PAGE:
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January has been an exhilarating month for all of our guests and guides, alike, with some extraordinary sightings including three brand new lion cubs belonging to the Hamiltons Pride.

We would like to dedicate this newsletter to Jason Kleyn, our relatively new guide who joined us in 2019. We received word that Jason had been involved in a freak accident while on his days off. As many people may know, the safari industry is a very tight-knit community with all of us living and working together. We become like family, and as such we will continue to keep Jason and his family in our thoughts and prayers through his recovery. We cannot wait for him to return to us healthy and ready for his next game drive! As we look back on a rather turbulent month, we would also like to extend our condolences to those who lost either their homes or loved ones during Cyclone Eloise, which made landfall on 25 January 2021.

In this Newsletter, we take an in-depth exploration of the physical and behavioural characteristics of our favourite animals that we find in the bush.

“The road is long with many a winding turn that leads us to who knows where – who knows where” – The Hollies (“He Aint Heavy, He’s My Brother”)


Lion Update: We are delighted to share the exciting news that one of the Hamiltons Pride females has given birth to three adorable cubs who are absolute bundles of fun. Though they were spending considerable time near Hamiltons Tented Camp, the deluge from the Cyclone Eloise has prompted the lioness to move the cubs away from the flowing waters of the N’waswitsontso River.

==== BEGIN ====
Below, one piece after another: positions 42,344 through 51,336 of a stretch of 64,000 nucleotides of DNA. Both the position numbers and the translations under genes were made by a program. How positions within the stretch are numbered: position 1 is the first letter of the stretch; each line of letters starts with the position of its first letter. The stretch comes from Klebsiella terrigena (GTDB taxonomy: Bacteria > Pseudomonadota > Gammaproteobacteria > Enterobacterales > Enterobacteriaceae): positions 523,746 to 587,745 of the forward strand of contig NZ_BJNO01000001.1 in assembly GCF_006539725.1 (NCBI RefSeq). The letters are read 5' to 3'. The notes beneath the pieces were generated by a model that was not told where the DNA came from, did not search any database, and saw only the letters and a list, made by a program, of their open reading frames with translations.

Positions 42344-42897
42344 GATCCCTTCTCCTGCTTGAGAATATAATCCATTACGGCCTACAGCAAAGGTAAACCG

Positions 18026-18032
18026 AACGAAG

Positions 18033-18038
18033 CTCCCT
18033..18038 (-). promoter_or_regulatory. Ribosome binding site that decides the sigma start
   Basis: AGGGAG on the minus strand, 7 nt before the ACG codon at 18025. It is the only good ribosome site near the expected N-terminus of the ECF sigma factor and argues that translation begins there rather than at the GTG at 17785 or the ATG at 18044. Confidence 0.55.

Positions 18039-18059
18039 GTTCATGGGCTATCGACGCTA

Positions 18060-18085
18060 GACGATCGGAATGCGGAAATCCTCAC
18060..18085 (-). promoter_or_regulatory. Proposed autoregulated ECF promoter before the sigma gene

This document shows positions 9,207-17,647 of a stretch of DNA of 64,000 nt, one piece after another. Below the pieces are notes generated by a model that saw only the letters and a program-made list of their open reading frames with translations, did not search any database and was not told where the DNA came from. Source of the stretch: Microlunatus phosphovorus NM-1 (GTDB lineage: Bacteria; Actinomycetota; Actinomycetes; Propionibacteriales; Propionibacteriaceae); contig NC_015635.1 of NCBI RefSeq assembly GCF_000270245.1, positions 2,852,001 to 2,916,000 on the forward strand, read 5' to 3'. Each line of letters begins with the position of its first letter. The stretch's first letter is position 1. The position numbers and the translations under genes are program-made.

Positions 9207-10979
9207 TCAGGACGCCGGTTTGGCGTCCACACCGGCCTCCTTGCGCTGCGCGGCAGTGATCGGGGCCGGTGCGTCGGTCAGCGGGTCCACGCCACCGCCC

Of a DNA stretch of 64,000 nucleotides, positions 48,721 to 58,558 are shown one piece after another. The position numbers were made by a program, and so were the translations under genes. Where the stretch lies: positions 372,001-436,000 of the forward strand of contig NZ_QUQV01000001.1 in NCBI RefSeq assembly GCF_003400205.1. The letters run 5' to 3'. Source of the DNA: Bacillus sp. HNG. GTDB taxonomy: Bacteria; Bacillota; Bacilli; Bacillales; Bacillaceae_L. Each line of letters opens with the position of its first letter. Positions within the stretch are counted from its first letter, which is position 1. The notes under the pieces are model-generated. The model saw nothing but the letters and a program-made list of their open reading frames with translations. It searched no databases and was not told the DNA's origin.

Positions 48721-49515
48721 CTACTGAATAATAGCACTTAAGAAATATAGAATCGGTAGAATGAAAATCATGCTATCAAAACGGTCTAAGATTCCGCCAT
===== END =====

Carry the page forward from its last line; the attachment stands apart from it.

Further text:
The African Lion (Panthera leo)
The African Lion was first classified as Felis Leo by Linnaeus in 1758 from a specimen found in Constantine, Algeria. The scientific name for African lions is Panthera leo – The genus Panthera is of Greek origin and comprises of big cat species such as Tigers, Lions, Jaguars and Leopards. A distinguishing feature of the Panthera genus is that all of its species have the unique ability to roar. Leo is the Latin word for lion.

As carnivores, lions are by no means fussy as to the types of meat that they consume or prey species that they catch. Male lions can eat up to 7kgs of food in a single day and lionesses up to 4.5kgs. Both sexes are capable of eating up to 15% of their body weight in just a single sitting